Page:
5. Check labels on products.

There are some processed and packaged foods that contain lactose. You should read the nutrition labels in order to determine if there are byproducts of milk, milk, dry milk powder that is non-fat as well as dry milk solids. Breakfast cereal,s non-dairy creamers, margarine, breads, instant soups, candies, salad dressings, processed meats, and other baked products have lactose and milk. You can still go for products that have reduced lactose content or free from lactose.

6. Determine your threshold for lactose.

Lactose intolerance varies from one person to the next. To determine your tolerance for lactose, avoid eating any lactose products for 3 to 4 weeks to get it out of your system. Start adding small amounts of cheese and milk to your daily diet and pay attention to any symptoms to determine how much you can consume before the side effects appear. Based on the study conducted by the EFSA or European Food Safety Authority back in 2010, the researchers determined that most people who are lactose intolerant or have lactose maldigestion can only tolerate up to 12 grams of lactose in a single dose, particularly when eaten along with other food. The precise threshold, however, that will be applicable to many can’t be determined due to individual tolerances. Simply put, when you drink or eat dairy products, opt for the smaller servings such as ½ cup or 4 ounces at a time. This will minimize your gastrointestinal problems. Also, consuming milk with other types of foods can help reduce the effects of lactose intolerance by slowing your digestion.

7. Kefir.

Kefir, just like yogurt, can be consumed as probiotic for a healthier digestive system. According to a study that was posted in the Journal of the American Dietetic Association, researchers have discovered that kefir and yogurt can help boost the digestion of lactose as well as minimizing the effects of lactose intolerance. The participants said that consuming kefir has reduced their flatulence by more than half of the frequency compared to milk. The lactose found in the digestive tract is broken down by the live bacterial cultures found in kefir. Also, this product contains potassium, calcium, including protein. All you have to do is to drink ½ cup of kefir milk regularly then slowly raise the amount depending on your tolerance.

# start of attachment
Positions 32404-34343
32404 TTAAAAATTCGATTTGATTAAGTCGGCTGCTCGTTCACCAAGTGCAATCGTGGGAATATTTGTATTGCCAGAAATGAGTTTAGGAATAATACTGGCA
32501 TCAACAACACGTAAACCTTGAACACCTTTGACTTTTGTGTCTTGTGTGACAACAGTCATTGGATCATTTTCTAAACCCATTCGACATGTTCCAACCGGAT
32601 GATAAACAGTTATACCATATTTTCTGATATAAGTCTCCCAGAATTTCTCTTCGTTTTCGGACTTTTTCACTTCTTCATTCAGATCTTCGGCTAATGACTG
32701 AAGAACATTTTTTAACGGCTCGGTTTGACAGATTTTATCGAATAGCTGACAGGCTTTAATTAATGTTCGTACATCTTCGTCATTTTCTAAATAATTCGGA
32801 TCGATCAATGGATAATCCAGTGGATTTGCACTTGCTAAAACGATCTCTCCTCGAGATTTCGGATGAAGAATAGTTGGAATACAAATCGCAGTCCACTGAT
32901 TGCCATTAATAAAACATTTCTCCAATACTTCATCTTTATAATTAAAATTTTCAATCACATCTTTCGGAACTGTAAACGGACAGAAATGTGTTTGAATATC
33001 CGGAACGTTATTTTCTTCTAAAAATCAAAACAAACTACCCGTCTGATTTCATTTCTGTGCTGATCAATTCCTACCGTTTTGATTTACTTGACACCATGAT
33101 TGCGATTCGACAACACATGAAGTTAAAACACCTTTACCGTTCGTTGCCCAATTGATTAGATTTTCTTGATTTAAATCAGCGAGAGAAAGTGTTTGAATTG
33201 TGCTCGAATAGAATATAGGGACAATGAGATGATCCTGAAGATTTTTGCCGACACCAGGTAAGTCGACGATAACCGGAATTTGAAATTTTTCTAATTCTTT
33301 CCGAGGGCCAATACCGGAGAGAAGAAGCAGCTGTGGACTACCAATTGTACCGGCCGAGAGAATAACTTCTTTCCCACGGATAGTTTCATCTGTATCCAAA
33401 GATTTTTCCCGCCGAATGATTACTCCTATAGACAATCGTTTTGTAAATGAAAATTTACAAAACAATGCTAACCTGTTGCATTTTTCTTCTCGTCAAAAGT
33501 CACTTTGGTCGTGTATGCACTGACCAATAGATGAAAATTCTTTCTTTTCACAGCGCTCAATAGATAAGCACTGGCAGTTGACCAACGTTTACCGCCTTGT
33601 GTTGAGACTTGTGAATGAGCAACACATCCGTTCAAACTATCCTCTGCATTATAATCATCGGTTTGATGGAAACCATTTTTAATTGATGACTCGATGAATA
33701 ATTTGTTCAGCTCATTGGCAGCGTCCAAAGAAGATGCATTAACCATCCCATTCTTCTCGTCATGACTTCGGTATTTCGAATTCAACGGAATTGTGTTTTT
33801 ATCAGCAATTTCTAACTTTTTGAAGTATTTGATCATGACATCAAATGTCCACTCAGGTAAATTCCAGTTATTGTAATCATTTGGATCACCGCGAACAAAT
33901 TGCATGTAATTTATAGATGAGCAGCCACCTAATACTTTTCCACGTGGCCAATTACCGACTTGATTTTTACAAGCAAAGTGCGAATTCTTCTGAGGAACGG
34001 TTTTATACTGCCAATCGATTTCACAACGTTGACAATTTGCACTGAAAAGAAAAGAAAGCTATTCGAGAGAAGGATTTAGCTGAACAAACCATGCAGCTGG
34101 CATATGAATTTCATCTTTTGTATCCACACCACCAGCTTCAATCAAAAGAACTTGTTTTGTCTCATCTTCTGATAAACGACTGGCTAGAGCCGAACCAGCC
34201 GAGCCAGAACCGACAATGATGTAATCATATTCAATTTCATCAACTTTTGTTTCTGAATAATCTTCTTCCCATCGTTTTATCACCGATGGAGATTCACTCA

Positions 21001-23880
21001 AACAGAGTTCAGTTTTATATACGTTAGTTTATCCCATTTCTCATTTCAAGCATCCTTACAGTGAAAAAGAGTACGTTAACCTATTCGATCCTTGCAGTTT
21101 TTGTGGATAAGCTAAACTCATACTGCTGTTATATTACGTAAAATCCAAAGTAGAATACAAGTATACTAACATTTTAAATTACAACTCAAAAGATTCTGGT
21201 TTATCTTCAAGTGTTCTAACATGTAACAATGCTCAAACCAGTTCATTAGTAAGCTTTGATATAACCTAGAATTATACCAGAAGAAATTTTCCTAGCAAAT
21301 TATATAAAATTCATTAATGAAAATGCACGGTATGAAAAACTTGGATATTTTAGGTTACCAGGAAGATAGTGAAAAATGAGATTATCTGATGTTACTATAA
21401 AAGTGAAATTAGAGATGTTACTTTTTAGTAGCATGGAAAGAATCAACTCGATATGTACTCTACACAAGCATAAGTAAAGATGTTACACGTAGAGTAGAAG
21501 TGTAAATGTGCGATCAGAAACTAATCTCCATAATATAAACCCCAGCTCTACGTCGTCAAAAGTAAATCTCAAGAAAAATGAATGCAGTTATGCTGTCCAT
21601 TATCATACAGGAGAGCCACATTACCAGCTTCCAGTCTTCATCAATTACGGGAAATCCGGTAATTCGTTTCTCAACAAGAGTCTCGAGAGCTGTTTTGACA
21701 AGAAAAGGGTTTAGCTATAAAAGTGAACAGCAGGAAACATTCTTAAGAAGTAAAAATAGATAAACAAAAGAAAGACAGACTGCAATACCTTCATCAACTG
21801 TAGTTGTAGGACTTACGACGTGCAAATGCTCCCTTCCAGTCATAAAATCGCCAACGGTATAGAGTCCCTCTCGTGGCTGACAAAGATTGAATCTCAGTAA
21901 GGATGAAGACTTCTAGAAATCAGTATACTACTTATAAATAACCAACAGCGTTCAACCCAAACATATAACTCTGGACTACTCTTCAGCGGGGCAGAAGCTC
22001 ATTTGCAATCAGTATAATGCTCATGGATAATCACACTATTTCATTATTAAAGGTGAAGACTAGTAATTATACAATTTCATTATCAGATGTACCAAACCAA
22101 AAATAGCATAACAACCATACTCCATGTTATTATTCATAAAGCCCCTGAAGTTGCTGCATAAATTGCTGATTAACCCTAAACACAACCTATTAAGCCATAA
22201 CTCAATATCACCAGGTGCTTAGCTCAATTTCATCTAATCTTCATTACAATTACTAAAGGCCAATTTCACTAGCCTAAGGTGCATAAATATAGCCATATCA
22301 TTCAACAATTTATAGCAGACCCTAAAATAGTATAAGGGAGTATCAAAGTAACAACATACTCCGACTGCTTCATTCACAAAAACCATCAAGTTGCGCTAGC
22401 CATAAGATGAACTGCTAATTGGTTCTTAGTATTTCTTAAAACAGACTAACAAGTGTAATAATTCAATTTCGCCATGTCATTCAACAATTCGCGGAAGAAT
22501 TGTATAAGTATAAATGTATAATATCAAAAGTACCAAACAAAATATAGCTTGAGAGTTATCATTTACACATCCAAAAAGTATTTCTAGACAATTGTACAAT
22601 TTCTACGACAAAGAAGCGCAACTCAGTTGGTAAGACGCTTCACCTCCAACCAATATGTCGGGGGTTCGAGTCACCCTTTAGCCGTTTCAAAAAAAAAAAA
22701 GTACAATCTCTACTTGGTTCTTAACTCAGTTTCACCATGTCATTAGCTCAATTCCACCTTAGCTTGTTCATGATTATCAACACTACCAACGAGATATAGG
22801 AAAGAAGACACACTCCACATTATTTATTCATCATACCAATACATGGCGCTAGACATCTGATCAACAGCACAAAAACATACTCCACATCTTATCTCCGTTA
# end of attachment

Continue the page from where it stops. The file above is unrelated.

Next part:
8. Lactase supplement.

Taking lactase supplements can help take the place of lactase enzymes that is not produced by the body. This enables you to digest the lactose which in turn, can reduce problems in your GI. The supplements should be consumed when you eat foods that have lactose. You need to take 1 up to 3 lactase tablets prior to eating foods that have lactose. You can even add 2,000 IU lactase supplement to 2 cups or 500 ml of milk before you drink it. Keep in mind that these supplements are not recommended to pregnant women as well as young children. Also, these supplements may not be effective for everyone.

9. Ginger.

You can find relief from your gastrointestinal issues that are caused by lactose intolerance or even indigestion by taking ginger as it helps in reducing abdominal gas and nausea. In a cup of boiling water, add a teaspoon of ginger that is freshly grated. Let it simmer for a couple of minutes before straining. Add a little honey and lemon to it if you want. You should drink up to 3 cups of this ginger tea every day to get rid of the symptoms.

10. Get essential nutrients.

Since dairy and milk products contain several essential nutrients like calcium, reducing your intake can cause you to lose important nutrients. Calcium is needed for healthy bones and teeth which is why you need to look for other options and to make smart choices to ensure that you have all the nutrients that you need in your diet. Go for whole grains, lentils, soy products, nuts and seeds, juices that are fortified with calcium, beans, green leafy veggies such as collards, spinach, and broccoli, as well as blackstrap molasses, and dried fruits because they can provide your body with essential fatty acids, minerals, and vitamins. You should also talk to your doctor about taking supplements for vitamin D and calcium.